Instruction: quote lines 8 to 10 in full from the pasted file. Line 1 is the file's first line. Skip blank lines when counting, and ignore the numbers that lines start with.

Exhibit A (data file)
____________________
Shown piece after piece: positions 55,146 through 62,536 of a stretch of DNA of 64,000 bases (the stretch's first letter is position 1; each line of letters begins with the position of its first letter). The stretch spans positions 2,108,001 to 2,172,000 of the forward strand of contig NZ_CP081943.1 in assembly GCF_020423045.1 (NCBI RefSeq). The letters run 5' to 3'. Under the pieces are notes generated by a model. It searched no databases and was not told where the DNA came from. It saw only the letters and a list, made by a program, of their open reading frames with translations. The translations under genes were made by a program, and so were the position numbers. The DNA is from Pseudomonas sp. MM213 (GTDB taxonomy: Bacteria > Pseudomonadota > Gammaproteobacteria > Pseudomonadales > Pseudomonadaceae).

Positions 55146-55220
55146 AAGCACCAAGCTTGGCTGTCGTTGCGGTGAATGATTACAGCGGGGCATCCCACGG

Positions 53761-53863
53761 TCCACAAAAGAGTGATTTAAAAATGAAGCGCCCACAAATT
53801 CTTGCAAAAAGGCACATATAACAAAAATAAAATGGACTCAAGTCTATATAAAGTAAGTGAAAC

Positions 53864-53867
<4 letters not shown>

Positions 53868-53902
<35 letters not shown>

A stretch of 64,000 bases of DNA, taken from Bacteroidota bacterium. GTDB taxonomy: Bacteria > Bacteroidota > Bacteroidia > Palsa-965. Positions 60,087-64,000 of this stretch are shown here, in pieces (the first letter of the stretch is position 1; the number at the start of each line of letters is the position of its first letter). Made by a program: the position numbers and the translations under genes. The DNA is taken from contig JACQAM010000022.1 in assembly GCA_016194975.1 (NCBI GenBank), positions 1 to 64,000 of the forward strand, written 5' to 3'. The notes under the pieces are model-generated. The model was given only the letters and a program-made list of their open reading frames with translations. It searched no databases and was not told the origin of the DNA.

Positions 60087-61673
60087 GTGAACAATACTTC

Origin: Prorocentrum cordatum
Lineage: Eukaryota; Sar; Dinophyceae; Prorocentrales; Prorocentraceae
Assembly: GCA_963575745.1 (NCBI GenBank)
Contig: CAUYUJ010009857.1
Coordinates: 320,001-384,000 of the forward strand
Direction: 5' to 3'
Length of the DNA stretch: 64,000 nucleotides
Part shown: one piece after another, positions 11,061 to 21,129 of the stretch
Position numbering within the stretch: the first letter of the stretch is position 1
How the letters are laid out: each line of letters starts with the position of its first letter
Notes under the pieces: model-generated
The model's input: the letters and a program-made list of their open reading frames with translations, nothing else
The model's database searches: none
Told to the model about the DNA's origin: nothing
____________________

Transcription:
<4 letters not shown>

Positions 53868-53902
<35 letters not shown>